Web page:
I can remember his baby face like it was yesterday. Only two years old.
He sat on my neighbor’s lap as she sighed,
His Daddy just passed away. A brain tumor.
I stared into his gentle face as he gazed up at the wind-blown trees. There was a serious look for such a young child. As if he knew his whole life had changed in this last breath of his father. And it had.
What I didn’t know is I would see his face again four years later.
He ran past me in the gym to join his team in basketball practice. My warrior was the coach. Our oldest son’s team.
I looked at the long six-year-old legs as they flew past me and noticed the glimmer in his eyes as he raced to the court. There was a lightness in his step.
That’s when I noticed her. She brushed past me with eyes focused on her boy. I watched her as I wondered,
How have you made it all on your own?
A few more years passed by until I found that tall boy grinning on the front step as he beckoned,
Can he come out to play?
My boy ran through the door and off they went. These friends like brothers. He came around almost every day. His eyes smiled as he told me,
My Mom had to go back to work full-time.
I smiled as I squeezed his shoulders,
We’d love to have you around here.
He spent his after-school days with my neighbor, but really he found his home-away-from-home in our home. And our hearts grew. This boy who became another one of our pack.
One afternoon he swung his shag hair from his eyes as he mused,
You don’t know my mom, do you?
I grinned into his sweet face,
No, not yet.
His eyes glimmered as he replied,
You should. You two would really like each other.
And he was right. What we didn’t know is she would become my soul sister. She, her daughter, and son would become family to us.
It didn’t take long. You know how it is when you meet your people. It just fits. No planning, or thinking, or long drawn out get-to-know-you. Family. Just like that. As though we’d been a part of the picture since the day their lives changed from four to three.
But we hadn’t. And I wondered,
How have you done this alone all these years?
And I’d like to say she’s a rock star because she looks like one. I’d like to say she’s a rock star because I don’t know if I’ve ever met kids quite like hers. I’d like to say she’s a rock star because she has mothered and fathered those kids for ten years – and has blown the single mom story out of the water.
And she would shake her head at all this and tell me she’s no rock star. Her eyes would fill as she tells me,
It’s been hard.
And ten years is a long time to do this parenting thing all on your own.
She has been my cheerleader during endless deployments and has asked me,
How do you do it?
All I can do is shake my head and whisper,
Because you do it.
But she’s no rock star. Because rock stars have an entourage. They have staff, assistants, planners, organizers, managers, and more go-to people than I can wrap my mind around. I like some rock stars. But my friend is no rock star.
Then, a few days ago, she sends me this message,
makes it all worth it… love this kid. xo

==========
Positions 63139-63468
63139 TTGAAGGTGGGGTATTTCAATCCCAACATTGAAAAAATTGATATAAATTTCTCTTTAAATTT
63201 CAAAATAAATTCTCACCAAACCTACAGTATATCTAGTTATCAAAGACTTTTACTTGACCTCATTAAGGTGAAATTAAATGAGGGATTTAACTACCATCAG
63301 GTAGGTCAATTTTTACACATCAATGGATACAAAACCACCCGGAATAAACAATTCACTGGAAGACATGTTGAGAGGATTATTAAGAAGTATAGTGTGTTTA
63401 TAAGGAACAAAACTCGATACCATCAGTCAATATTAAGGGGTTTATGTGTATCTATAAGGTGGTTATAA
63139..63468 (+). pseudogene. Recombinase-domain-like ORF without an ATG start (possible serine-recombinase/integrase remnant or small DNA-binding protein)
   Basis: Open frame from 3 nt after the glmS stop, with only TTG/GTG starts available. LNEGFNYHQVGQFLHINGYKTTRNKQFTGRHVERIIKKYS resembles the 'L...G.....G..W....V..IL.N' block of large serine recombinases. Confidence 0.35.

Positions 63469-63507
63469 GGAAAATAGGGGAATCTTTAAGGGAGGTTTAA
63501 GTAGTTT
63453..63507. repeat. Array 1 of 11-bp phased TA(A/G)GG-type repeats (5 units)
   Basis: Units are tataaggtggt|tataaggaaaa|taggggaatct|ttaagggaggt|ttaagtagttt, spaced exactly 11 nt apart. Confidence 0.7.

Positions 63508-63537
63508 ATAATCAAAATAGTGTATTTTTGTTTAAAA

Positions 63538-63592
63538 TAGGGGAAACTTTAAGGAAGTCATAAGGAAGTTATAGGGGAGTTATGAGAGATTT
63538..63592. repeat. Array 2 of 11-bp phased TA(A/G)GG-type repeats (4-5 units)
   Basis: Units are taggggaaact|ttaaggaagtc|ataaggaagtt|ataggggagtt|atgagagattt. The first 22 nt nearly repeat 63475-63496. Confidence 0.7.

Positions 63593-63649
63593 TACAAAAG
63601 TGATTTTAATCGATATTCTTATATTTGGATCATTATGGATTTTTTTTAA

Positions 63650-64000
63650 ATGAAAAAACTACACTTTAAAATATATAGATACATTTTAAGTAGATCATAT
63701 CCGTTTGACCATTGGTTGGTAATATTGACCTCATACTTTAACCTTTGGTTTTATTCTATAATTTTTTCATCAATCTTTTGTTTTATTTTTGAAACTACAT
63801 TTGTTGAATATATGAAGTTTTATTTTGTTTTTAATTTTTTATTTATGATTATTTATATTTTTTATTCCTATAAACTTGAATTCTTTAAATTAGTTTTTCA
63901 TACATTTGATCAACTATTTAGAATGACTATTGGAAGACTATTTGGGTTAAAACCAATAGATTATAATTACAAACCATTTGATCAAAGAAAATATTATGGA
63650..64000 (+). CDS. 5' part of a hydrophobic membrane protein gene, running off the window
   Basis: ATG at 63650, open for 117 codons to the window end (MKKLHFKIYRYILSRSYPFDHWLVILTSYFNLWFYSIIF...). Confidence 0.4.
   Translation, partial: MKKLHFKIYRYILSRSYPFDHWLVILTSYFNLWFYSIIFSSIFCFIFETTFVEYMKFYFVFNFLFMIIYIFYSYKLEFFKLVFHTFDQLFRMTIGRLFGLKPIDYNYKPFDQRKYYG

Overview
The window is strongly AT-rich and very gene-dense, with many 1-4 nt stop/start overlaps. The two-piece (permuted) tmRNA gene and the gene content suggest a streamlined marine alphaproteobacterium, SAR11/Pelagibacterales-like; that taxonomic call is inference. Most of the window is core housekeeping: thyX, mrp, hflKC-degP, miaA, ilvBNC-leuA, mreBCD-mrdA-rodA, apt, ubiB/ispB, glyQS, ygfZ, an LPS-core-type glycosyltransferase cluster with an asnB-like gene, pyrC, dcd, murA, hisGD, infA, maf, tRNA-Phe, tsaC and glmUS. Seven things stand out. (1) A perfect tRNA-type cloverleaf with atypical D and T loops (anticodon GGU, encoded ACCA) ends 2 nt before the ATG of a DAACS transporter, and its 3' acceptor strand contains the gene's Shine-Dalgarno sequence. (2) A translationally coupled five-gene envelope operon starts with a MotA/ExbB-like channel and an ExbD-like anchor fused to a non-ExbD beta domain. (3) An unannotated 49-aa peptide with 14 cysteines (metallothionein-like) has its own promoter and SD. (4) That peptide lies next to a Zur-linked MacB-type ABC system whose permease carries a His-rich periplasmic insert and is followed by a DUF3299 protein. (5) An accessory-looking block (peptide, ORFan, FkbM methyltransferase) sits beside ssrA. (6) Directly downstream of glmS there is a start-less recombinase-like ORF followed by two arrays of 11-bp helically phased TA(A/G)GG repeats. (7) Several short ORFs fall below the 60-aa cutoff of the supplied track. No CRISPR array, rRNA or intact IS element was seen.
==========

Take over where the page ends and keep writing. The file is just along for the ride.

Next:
I scrolled down and wondered what made all these ten years of holding sick babies, cooking meal after meal, balancing tight budgets, carpooling, tears, stress, strain, loneliness, and every other day-in-day-out task of parenthood worth it – all alone.
Then this. A letter from her daughter. She was six-years-old when her mother held her next to her father and whispered,
Tell him goodbye.
I read the words from her daughter,
so we had to do a survey for this recommendation letter thing and one of the questions was like who’s the most influential person in your life in a positive way, and how has it made you different and I wanted to share my answer-
The person who has had the most impact on my life in a positive way is of course my mom. I wouldn’t be here without her…literally. But she has shown me what it means to be independent, hardworking, caring, and successful all at the same time. She has been a single parent since my brother and I were young and I can’t admire her more for it. She’s a rock star plain and simple. She has done everything for me in life and helped me grow into the young woman I am. She showed me how to care for myself and be independent. She taught me how to think for myself and taught me to always do my best no matter what, which I am sure everyone says, but it really stuck with me in my teenage years. She has never had to tell me to do my homework or schoolwork and it’s because of her example that I did everything on my own. She is always hard at work to make our lives better and it inspires me to do the same. She taught me that hard work pays off and not to take crap from anyone. She showed me that being caring and loving is just as important as being hardworking. She has made me who I am today and I can never thank her enough for it.
Being caring and loving is just as important as being hardworking. This from a sixteen-year-old girl. She made me who I am today…
This. This is what every mother wants to hear. And she did it by herself. This daughter of hers who is like a daughter to me just made every minute of these ten years worth it.
But she’s no rock star.
A rock star couldn’t hold a candle to her.
She watches over the affairs of her household and does not eat the bread of idleness. Her children arise and call her blessed…